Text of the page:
The evolution of a long neck was biomechanically possible in sauropodomorphs because the head was small and did not serve in mastication of the food (Upchurch & Barrett 2000, Preuschoft & Witzel 2005, Witzel 2007, Witzel et al. 2011), but only for gathering it. This is the plesiomorphic condition in tetrapods, and its retention in sauropods was crucial to the evolution of an extremely long neck in combination with gigantic body size. In mammals, on the other hand, extensive mastication necessitates a relatively large head to accommodate the dentition, a very strong masticatory musculature and very strong (=heavy) bony elements to sustain the resulting stresses, particularly as body size increases. It is well known that skull size in mammals shows strong interspecific positive allometry. Because of the heavy head, the mass of muscles and ligaments needed for carrying and moving the neck is much higher in mammals than it was in sauropods, greatly constraining mammalian neck length. As in mammals, extensive mastication of plant food evolved early in at least two ornithischian dinosaur lineages (Ornithopoda and Ceratopsia, see Sander et al. 2011 b) and may have placed a constraint on body size in ornithischian dinosaurs (Sander & Clauss 2008).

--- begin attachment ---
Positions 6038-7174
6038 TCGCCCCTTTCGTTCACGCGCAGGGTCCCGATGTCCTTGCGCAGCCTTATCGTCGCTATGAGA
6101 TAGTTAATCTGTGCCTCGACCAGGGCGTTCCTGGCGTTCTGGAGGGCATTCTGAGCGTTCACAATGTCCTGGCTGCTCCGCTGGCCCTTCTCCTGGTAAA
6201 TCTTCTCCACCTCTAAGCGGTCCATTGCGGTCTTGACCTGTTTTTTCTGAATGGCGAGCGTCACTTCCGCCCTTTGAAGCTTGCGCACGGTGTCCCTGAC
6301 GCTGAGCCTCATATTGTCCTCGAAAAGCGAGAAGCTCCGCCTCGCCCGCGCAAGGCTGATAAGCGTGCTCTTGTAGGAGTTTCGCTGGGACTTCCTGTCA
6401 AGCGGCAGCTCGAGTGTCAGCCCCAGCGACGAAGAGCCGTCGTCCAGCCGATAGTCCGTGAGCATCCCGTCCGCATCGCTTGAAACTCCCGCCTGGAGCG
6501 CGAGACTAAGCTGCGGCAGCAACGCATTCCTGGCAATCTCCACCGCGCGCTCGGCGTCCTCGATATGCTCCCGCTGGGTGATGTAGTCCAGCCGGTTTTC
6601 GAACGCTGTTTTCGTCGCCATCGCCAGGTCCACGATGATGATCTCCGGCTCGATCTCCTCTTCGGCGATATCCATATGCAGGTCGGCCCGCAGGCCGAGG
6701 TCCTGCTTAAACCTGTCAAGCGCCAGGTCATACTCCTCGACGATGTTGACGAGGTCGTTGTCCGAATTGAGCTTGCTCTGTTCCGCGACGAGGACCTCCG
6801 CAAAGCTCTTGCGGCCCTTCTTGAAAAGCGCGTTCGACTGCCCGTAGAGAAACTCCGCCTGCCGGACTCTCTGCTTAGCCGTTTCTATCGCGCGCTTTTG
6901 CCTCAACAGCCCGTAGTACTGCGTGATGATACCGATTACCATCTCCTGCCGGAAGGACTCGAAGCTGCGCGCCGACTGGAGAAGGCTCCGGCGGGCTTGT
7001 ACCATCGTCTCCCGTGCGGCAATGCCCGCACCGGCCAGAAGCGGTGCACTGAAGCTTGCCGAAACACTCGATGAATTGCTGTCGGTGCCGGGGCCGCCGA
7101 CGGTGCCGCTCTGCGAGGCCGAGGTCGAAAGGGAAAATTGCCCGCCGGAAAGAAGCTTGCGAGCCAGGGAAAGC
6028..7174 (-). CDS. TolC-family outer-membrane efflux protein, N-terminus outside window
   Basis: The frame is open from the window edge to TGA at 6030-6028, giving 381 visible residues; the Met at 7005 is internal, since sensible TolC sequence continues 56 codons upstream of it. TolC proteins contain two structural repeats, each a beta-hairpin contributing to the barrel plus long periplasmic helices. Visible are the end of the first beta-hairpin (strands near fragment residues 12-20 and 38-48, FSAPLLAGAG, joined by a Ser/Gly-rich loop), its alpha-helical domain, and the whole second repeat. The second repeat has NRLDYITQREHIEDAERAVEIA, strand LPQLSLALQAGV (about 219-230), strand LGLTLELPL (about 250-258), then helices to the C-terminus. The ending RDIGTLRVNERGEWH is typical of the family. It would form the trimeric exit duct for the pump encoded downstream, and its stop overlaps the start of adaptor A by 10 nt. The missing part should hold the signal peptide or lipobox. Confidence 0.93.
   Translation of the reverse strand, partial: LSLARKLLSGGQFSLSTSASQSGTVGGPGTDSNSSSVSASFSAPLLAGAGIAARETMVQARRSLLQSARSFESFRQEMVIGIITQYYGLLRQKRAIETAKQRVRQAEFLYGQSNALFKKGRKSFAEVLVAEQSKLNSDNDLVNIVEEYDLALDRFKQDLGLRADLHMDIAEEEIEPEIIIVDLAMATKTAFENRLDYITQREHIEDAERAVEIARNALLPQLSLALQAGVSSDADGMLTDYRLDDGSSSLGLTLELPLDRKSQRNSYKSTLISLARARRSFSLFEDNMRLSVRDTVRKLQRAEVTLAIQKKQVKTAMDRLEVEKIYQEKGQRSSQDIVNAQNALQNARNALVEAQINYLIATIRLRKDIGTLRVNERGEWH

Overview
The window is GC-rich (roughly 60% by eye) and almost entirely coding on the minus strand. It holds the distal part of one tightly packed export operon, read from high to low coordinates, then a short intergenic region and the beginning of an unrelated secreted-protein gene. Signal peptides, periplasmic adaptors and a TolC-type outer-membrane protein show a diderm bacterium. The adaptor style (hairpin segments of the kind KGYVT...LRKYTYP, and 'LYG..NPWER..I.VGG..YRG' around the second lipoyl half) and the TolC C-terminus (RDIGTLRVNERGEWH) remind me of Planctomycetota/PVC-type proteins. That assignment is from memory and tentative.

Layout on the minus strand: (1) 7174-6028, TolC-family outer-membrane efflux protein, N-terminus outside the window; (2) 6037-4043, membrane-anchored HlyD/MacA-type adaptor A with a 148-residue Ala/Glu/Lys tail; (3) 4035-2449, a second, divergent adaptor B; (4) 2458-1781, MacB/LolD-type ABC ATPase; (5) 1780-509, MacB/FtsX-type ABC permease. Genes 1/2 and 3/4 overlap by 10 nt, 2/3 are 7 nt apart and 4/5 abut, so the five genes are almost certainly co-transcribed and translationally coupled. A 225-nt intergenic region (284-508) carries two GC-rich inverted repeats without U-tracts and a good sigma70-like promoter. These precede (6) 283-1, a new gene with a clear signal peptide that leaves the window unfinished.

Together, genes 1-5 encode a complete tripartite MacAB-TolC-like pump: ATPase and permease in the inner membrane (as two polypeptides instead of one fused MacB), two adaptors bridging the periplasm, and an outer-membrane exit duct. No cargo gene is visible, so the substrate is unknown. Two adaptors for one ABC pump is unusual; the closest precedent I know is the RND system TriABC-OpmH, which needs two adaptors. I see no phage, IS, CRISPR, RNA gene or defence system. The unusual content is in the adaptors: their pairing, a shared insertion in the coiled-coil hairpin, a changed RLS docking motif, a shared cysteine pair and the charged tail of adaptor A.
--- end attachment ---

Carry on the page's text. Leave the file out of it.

Other, less obvious constraints originating from mastication were understood only recently. In the fermentation experiments by Hummel et al. (2008), Equisetum had the highest energy content of any of the non-angiosperm plants. While Equisetum is disadvantageous to mammals because of its abrasiveness on chewing teeth, sauropods could have extensively relied on this resource because of their lack of mastication (Gee 2011). In comparison with sauropods it became apparent that mastication places a constraint on body size limiting food uptake rate (Sander & Clauss 2008), which is a critical factor in very large herbivores. Similarly, a gastric mill would have limited uptake rate, which is consistent with its absence in sauropods (Wings & Sander 2007). We suggest that the particle reduction produced by mastication becomes less necessary in very large animals because of the negative scaling of metabolic rate compared to the isometric scaling of gut volume (Franz et al. 2009), leading to a relatively large gut volume in which large particles could be retained for a long time (Clauss et al. 2009, Hummel & Clauss 2011). Again, high food uptake rates represent an energetic advantage, potentially allowing for larger body size. Favorable gut volume scaling thus is another feed-back loop.